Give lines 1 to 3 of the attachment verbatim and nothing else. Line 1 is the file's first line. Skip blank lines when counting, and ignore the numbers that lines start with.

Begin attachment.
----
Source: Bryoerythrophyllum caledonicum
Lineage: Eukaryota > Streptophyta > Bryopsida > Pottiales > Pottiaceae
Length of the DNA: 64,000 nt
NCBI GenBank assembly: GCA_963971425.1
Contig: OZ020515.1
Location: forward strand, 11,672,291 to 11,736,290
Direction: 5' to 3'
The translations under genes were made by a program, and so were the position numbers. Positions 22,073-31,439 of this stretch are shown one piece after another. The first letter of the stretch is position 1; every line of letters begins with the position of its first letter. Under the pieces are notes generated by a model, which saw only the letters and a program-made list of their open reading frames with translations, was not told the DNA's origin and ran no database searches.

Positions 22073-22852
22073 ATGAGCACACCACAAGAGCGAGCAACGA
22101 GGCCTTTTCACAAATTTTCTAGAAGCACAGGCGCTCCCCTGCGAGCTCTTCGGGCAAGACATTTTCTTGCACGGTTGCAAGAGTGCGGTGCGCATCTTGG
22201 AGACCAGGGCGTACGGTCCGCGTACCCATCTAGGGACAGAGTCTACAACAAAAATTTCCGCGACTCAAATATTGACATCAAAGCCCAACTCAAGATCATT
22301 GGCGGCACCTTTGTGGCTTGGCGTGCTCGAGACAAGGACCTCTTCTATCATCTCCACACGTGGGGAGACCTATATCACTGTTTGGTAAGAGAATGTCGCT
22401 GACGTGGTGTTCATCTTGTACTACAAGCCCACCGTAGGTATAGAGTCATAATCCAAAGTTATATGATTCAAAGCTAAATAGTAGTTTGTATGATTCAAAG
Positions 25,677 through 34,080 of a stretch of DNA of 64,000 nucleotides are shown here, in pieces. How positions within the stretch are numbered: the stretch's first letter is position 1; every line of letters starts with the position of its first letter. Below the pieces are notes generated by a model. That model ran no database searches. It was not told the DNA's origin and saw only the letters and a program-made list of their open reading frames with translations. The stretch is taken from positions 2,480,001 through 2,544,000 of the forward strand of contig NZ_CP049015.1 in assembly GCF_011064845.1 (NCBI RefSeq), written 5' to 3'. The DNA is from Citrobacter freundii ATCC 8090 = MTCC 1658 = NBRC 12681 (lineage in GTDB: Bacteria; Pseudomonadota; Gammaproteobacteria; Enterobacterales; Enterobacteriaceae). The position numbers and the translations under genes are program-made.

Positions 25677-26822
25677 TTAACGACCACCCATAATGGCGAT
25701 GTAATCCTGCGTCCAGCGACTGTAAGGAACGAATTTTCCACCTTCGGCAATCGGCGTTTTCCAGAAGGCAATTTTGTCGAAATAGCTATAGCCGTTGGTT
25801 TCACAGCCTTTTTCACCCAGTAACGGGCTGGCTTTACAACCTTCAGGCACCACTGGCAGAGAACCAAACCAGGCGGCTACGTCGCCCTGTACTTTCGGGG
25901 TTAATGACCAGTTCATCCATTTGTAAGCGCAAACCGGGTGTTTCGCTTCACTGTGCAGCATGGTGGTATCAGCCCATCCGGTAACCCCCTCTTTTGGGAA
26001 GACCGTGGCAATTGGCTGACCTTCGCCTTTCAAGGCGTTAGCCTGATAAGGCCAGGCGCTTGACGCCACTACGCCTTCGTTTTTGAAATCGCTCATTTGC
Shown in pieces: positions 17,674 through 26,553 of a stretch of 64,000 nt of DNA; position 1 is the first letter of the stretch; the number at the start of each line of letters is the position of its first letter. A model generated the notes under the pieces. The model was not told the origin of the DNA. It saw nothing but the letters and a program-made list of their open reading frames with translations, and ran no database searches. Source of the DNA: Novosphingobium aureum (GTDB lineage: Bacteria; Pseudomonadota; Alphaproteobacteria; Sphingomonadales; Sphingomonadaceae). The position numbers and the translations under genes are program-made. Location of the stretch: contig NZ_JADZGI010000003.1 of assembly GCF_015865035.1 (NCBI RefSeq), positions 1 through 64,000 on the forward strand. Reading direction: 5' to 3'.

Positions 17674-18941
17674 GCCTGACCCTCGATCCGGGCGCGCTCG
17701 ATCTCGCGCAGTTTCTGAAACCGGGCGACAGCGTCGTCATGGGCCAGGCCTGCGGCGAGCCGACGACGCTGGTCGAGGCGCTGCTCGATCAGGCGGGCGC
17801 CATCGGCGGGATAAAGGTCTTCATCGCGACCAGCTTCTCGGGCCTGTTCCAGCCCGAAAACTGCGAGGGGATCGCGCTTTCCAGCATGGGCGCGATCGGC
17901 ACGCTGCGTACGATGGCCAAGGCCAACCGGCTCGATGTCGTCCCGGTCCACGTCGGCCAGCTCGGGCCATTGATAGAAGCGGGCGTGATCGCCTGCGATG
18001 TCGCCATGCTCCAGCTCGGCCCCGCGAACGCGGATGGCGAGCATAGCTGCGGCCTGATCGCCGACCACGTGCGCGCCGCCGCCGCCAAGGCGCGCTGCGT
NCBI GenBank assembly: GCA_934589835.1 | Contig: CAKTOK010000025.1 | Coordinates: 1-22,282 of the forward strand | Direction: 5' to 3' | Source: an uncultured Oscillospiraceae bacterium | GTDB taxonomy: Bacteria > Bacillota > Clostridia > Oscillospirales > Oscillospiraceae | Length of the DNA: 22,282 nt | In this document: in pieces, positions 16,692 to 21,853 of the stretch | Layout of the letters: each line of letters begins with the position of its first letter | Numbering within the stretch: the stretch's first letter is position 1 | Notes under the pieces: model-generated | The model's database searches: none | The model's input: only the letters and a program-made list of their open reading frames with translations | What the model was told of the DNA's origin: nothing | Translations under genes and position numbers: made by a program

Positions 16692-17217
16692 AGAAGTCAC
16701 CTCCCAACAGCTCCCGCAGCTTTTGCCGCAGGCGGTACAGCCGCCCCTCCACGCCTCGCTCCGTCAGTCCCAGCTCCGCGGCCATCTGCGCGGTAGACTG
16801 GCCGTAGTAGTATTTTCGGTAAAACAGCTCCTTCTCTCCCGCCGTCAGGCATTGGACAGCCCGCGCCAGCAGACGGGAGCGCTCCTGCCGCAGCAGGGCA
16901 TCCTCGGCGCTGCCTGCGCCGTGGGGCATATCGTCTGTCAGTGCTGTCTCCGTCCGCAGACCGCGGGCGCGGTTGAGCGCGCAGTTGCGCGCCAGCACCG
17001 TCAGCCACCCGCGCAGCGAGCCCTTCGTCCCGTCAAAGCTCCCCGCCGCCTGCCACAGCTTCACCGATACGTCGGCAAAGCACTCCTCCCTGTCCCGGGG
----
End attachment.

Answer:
Source: Bryoerythrophyllum caledonicum
Lineage: Eukaryota > Streptophyta > Bryopsida > Pottiales > Pottiaceae
Length of the DNA: 64,000 nt